Titanium Machining And Cutting

Titanium is one of the lightest and strongest metals available to any manufacturer or machining company. Its strength, hardness, elasticity and non-reactive nature make titanium the material of choice for everything from aerospace to surgical applications. Its tough nature, heat resistance and tendency to work harden have kept many companies from working with this fantastic metal but there is no reason to avoid machining titanium. Everything that makes titanium difficult to work with can be overcome and the return on investment in titanium machining is excellent.

SGS have brought together years or titanium machining expertise to help you. With the right tools, technology and SGS know-how, you can overcome any issues titanium machining throws your way. As a leading provider of titanium milling equipment, we are uniquely placed to help machining companies and milling operations get the most out of their CNC tooling, spindles, milling equipment and coolants.

Traditional Titanium Machining

Titanium is most often machined by turning, boring, milling, drilling, tapping, broaching, planning, toothing, grinding, lapping and cutting. These are usually achieved using some sort of carbide tipped tooling.  While there is other, less traditional methods, mechanical CNC machining using carbide tooling is still the preferred method because it is low cost, efficient and can be used with traditional milling machines.

Factors When Machining Titanium

If you are considering milling titanium, there are a number of factors you must take into account. The first is low heat conductivity which means any tooling needs to be protected from high heat. When titanium gets hot, it also becomes more reactive. Other factors you will need to address include plastic deformation in titanium and stress issues. To learn more about what to consider when machining titanium, please visit our machinability of titanium page.
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Factors you must control when machining titanium include:

Cutting Speeds

Use the correct cutting speeds to run your tooling to avoid heating, cold welding and other issues. Remember cutting speeds for titanium should be lower than they are fore steel. You can find more about cutting speeds on our speeds and feeds page.

Travel Speeds

Matching the correct tool speed with the correct travel speed is crucial to proper titanium machining. To compensate for lower tool speeds, you can increase feed speeds without affecting tool life. To learn how to calculate the proper feed rate, visit our speeds and feeds page.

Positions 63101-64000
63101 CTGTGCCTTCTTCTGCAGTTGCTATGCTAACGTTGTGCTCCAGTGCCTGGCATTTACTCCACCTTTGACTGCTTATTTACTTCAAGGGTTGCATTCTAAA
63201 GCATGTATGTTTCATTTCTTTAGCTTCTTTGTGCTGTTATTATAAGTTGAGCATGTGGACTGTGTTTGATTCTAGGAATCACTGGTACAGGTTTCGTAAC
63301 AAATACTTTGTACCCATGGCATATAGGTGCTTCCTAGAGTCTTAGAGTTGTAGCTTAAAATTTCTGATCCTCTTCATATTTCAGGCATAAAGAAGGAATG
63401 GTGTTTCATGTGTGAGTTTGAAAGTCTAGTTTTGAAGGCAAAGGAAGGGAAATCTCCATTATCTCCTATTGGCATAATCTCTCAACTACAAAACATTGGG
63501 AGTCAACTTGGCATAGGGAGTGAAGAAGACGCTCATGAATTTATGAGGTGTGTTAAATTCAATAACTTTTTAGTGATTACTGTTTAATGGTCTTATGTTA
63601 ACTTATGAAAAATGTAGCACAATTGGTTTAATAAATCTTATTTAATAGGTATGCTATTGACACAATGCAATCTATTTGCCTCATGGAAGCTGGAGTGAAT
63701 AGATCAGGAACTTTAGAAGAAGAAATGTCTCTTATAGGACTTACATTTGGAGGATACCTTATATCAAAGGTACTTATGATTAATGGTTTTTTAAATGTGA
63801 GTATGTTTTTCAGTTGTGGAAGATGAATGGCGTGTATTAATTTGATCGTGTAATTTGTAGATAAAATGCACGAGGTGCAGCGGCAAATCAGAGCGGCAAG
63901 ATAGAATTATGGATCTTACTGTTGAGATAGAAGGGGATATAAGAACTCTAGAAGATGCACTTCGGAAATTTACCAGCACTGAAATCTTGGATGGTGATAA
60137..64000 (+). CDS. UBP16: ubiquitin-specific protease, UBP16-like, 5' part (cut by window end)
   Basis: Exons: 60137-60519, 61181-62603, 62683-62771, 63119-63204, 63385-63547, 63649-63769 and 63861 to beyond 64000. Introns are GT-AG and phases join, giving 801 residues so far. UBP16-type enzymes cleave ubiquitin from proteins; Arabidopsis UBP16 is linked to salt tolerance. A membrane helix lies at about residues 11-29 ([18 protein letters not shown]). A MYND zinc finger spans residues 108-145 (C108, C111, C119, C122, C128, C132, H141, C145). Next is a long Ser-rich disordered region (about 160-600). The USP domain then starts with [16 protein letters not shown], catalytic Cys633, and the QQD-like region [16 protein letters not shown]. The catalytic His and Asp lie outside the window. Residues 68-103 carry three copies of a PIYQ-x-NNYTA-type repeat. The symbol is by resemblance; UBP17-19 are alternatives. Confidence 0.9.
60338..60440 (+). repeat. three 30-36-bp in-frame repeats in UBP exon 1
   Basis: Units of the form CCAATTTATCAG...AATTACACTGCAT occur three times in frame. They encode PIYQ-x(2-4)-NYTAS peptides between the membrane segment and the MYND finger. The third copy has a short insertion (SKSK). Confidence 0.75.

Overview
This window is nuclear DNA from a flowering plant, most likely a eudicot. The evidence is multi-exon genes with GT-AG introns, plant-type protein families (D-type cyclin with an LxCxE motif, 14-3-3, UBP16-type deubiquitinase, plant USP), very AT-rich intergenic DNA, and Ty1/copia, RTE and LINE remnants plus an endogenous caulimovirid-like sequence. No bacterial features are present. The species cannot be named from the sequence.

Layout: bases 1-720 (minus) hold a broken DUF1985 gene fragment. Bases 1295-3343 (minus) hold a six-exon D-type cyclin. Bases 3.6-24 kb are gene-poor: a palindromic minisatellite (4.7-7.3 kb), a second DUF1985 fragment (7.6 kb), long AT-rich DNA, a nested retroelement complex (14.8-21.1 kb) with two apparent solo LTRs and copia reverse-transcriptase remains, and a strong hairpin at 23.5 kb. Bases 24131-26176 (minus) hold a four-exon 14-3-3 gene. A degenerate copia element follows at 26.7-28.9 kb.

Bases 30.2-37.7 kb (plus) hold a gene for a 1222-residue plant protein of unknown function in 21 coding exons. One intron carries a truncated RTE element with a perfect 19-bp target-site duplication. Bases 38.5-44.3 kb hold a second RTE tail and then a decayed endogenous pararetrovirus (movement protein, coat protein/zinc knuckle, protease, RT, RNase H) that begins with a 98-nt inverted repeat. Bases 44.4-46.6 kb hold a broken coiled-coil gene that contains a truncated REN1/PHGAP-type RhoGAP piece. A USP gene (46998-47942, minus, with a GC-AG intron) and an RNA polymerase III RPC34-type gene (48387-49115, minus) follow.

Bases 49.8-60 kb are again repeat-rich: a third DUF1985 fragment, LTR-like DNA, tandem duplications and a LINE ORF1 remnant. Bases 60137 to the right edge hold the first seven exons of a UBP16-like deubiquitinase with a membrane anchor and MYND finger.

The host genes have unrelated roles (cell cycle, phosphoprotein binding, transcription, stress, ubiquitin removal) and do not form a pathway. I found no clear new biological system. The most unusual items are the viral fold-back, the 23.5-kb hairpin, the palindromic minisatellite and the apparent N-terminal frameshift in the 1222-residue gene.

Tooling

When milling titanium, you need the right tool with the right coating used in the right way. Improper tools or uncoated tools will simply damage your milling equipment and your titanium. You can get more information on our tooling page.
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Coolants

Finding the correct coolant can increase the life of your tooling and prevent wastage. Remember that any coolants you use should be directed straight onto the tooling as the refrigeration effect does not work well in titanium. To find out which coolant you should be using, check out our coolant page.

Spindles and Fixtures

Securing your material and tooling will prevent waste and excess tool wear. Improperly fixed materials can also be ruined, as can tooling, due to chatter. Visit our fixtures page to better understand how to properly work with your fixtures.
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Alternative Machining Methods

While traditional CNC machining methods are used for most work, some newer methods have important niche applications. Electrical discharge milling (EDM) is great for making very fragile parts as it uses electricity to melt off pieces of material. This means there are no cutting forces involved. Lasers can also be used to cut or etch and are wonderful for detail work but they have limited uses. New technology actually uses titanium powder and a laser to 3D print custom titanium pieces. This is expensive but can produce pieces that are lighter than traditional milling. Finally, water jets are often used for cutting titanium but they cannot match the versatility of traditional methods. If you are interested in learning more, visit our alternative machining methods page.
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Troubleshooting

Everyone who works machining titanium has to deal with a number of issues. These can present a challenge for the uninitiated but are easily overcome. The most common problems encountered include tool heating and chatter. To learn how to prevent these and other issues, please visit our troubleshooting page.
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